Salus Populi Suprema Lex Esto

About MoreLaw
Contact MoreLaw

Please E-mail suggested additions, comments and/or corrections to Kent@MoreLaw.Com.

Help support the publication of case reports on MoreLaw

Date: 01-09-2018

Case Style:

Manuel De Jesus Ortega Melendres v. Maricopa County

District of Arizona Federal Courthouse - Phoenix, Arizona

Case Number: 16-16663

Judge: J. Clifford Wallace, Susan P. Graber, and Marsha S. Berzon, Circuit Judges.

Court: United States Court of Appeals for the Ninth Circuit on appeal from the District of Arizona (Maricopa County)

Plaintiff's Attorney: Stanley Young, Covington & Burling LLP, Redwood Shores,
California; Tammy Albarran, Covington & Burling LLP, San
Francisco, California; Kathleen E. Brody and Brenda Muñoz
Furnish, ACLU Foundation of Arizona; Cecilia D. Wang,
ACLU Foundation Immigrants’ Rights Project, San
Francisco, California; Anne Lai, Irvine, California; Julia
Gomez, Mexican American Legal Defense and Educational
, Los Angeles, California; for Plaintiffs-Appellees.

Defendant's Attorney: Dennis I. Wilenchik and John D. Wilenchik, Phoenix, Arizona, for Movant-Appellant.

Description: Plaintiffs obtained an injunction against Defendant in an
action under 42 U.S.C. § 1983. Melendres v. Arpaio, 784 F.3d
1254, 1267 (9th Cir. 2015). Sheridan, a now-retired employee
of Defendant, appealed from the district court’s finding that
he committed civil contempt by disobeying the injunction.
After Sheridan filed his opening brief, we granted Plaintiffs’
motion to dismiss Sheridan’s appeal for lack of standing.
Plaintiffs now seek attorney’s fees under 42 U.S.C. § 1988(b)
for services performed in connection with the appeal. We
grant the award in part.
Plaintiffs are “prevailing part[ies]” within the meaning of
section 1988 in every sense. 42 U.S.C. § 1988(b). They
succeeded in obtaining an injunction in the district court and
succeeded in dismissing Sheridan’s appeal from its finding of
contempt for violating the injunction. That we dismissed
Sheridan’s appeal for lack of standing rather than on the
merits does not, as Sheridan contends, divest Plaintiffs of
prevailing party status. See Sotomura v. Cty. of Hawaii,
679 F.2d 152, 152 (9th Cir. 1982) (order) (holding plaintiffs
were prevailing parties, “even though they prevailed by
obtaining dismissal of the appeal as untimely rather than
affirmance on the merits”); accord Ford v. Bender, 768 F.3d
15, 31 (1st Cir. 2014) (holding plaintiff was prevailing party,
even though plaintiff obtained dismissal of the appeal as
moot, because judgment was not moot when issued by the
district court); Murphy v. Fort Worth Indep. Sch. Dist.,
334 F.3d 470, 471 (5th Cir. 2003) (same); Young v. City of
Chicago, 202 F.3d 1000, 1000–01 (7th Cir. 2000) (same).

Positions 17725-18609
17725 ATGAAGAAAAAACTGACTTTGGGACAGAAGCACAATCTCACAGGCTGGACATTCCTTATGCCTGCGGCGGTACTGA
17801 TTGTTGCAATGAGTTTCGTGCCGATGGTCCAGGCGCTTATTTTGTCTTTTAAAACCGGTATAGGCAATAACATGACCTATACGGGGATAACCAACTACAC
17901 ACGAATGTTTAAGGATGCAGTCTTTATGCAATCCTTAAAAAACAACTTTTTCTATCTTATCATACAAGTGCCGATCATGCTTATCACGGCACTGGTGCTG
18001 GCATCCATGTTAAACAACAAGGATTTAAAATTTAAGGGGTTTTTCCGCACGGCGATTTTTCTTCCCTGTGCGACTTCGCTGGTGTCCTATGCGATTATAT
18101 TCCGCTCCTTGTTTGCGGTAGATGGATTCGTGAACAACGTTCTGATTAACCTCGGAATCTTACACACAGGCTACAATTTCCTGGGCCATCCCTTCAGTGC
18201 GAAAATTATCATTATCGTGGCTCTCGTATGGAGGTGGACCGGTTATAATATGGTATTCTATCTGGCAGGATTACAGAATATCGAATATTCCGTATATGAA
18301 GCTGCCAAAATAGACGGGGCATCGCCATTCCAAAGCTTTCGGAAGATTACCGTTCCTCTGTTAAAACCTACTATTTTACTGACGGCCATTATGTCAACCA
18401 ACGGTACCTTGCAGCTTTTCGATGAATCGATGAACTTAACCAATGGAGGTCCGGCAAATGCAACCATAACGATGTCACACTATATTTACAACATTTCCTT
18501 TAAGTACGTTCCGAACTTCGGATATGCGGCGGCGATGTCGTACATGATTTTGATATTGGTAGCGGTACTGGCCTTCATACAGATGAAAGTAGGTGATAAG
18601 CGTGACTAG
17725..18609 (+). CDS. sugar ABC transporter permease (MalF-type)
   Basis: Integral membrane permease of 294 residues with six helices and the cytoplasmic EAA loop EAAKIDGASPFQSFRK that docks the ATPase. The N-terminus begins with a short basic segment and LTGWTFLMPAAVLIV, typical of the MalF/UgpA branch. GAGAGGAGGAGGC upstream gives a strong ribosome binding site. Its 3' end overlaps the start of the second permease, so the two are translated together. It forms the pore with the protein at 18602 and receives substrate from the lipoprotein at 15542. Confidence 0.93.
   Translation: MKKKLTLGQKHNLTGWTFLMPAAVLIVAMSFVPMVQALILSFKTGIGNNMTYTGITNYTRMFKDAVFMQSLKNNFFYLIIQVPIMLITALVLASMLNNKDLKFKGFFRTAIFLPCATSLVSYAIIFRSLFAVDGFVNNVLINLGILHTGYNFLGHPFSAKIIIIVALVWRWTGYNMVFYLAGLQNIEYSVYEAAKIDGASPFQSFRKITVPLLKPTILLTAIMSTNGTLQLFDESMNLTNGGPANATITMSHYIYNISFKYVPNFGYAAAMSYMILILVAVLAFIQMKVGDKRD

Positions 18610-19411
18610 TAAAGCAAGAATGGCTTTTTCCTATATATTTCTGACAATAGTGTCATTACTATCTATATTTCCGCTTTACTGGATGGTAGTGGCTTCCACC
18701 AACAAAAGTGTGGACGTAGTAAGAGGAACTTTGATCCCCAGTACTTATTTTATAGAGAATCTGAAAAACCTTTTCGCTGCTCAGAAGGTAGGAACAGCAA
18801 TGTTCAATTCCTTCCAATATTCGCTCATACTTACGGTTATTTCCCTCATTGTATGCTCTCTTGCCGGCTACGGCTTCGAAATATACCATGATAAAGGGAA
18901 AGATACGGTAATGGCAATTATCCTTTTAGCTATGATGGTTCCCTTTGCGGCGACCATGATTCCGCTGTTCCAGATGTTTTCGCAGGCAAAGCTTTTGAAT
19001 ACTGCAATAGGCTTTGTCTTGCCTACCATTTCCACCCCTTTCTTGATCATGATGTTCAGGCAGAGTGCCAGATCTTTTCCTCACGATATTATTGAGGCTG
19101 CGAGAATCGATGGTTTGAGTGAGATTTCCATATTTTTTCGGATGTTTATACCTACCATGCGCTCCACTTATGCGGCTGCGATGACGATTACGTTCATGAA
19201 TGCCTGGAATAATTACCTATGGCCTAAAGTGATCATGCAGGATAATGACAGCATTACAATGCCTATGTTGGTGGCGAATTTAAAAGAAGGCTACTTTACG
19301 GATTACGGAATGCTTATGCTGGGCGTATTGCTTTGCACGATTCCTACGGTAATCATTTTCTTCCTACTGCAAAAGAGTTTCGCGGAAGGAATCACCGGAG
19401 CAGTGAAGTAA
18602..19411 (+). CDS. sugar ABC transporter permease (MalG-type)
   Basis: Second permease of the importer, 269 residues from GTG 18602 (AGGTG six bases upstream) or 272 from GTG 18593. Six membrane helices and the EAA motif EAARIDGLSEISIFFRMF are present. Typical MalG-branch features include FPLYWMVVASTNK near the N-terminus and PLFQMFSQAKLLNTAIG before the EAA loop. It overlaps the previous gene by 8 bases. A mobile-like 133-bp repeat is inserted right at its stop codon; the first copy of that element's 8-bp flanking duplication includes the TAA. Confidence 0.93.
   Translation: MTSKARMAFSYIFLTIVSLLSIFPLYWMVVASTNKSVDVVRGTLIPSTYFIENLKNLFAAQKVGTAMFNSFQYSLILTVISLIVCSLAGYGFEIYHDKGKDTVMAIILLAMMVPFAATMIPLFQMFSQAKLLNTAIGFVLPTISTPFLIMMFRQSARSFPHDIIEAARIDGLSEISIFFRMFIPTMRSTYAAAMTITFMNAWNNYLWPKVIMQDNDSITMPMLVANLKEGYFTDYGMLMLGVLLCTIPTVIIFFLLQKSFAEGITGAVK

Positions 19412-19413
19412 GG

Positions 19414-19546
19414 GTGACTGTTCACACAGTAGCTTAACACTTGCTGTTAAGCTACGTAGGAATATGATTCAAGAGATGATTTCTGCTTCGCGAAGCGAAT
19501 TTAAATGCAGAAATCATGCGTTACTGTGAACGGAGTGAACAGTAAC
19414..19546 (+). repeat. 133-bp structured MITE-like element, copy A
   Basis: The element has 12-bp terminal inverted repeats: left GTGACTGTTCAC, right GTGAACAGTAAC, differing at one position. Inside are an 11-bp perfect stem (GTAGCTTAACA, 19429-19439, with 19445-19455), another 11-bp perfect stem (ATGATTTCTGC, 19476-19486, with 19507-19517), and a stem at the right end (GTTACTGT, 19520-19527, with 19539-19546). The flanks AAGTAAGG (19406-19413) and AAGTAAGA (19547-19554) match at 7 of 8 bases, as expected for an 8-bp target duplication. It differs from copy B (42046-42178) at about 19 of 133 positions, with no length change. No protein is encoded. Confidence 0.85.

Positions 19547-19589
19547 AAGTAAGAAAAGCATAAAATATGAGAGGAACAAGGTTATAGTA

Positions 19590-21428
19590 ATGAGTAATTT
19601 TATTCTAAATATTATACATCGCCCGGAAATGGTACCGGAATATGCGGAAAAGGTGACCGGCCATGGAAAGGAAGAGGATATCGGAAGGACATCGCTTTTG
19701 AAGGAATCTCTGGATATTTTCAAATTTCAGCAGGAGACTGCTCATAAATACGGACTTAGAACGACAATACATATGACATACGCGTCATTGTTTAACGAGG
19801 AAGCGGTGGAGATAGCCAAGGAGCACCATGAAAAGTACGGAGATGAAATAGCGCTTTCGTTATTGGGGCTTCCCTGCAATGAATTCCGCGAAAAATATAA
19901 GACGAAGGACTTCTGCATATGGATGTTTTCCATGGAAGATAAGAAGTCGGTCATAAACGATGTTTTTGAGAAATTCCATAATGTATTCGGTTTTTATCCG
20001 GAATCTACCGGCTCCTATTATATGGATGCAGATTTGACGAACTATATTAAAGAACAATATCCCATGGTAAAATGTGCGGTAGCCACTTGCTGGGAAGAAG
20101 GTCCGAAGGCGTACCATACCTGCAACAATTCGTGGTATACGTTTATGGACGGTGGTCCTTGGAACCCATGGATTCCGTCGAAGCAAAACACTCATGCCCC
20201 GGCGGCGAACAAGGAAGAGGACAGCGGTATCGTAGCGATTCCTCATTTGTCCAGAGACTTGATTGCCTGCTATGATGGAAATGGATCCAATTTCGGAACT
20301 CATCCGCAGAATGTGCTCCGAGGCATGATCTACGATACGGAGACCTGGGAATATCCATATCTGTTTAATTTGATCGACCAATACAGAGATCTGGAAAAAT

Our dismissal contemplates no future proceedings involving
the merits of the contempt finding that could change the
favorable result obtained by Plaintiffs below. Sotomura,
679 F.2d at 153. Plaintiffs are prevailing parties under section
Sheridan further argues that Kentucky v. Graham,
473 U.S. 159 (1985), stands for the proposition that a nonparty
may not be liable for a fee award under section 1988.
We do not read Graham so broadly. Graham held that a
government entity could not be vicariously liable for a fee
award when plaintiffs prevailed in a lawsuit against its
employees in their personal capacities. Id. at 167–68. After
the entity’s dismissal on Eleventh Amendment grounds, it
was a non-party and did not actively participate in the
litigation. Id. at 162. By contrast, Sheridan disobeyed the
injunction entered in the underlying litigation. He actively
inserted himself into the litigation by appealing the contempt
finding in the hope of clearing his name. We and our sister
circuits have held that non-party contemnors may be liable
for attorney’s fees in other contexts. Portland Feminist
Women’s Health Ctr. v. Advocates for Life, Inc., 877 F.2d
787, 789–90 (9th Cir. 1989) (holding non-party contemnors
liable for plaintiffs’ attorney’s fees incurred in bringing
contempt proceeding as a remedial sanction); see also Gen.
Ins. Co. of Am. v. E. Consol. Utils., Inc., 126 F.3d 215, 220
(3d Cir. 1997) (affirming award of attorney’s fees from nonparty
contemnor); Waffenschmidt v. Mackay, 763 F.2d 711,
726 (5th Cir. 1985) (affirming award of attorney’s fees from
non-party contemnors because they aided and abetted the
defendants in violating the court’s injunction). There is no
reason to treat an award of fees under section 1988 any
differently. Therefore, we grant Plaintiffs’ application for
attorney’s fees and costs related to Sheridan’s dismissal.
Plaintiffs also seek fees for preparing an answering brief
that they never filed, having instead prevailed in their motion
to dismiss. We may award fees only for work “expended in
pursuit of the ultimate result achieved.” Hensley v. Eckerhart,
461 U.S. 424, 435 (1983) (internal quotation marks and
citation omitted). Because Plaintiffs did not succeed in
opposing Sheridan’s appeal on the merits, we award them no
fees for preparing the answering brief.
We refer this matter to the Appellate Commissioner to
calculate the amount of reasonable attorney’s fees and nontaxable
costs to award Plaintiffs consistent with this order.
Any such award is subject to reconsideration by this panel.
See Ninth Cir. R. 39-1.9.


Plaintiff's Experts:

Defendant's Experts:


Home | Add Attorney | Add Expert | Add Court Reporter | Sign In
Find-A-Lawyer By City | Find-A-Lawyer By State and City | Articles | Recent Lawyer Listings
Verdict Corrections | Link Errors | Advertising | Editor | Privacy Statement
© 1996-2018 MoreLaw, Inc. - All rights reserved.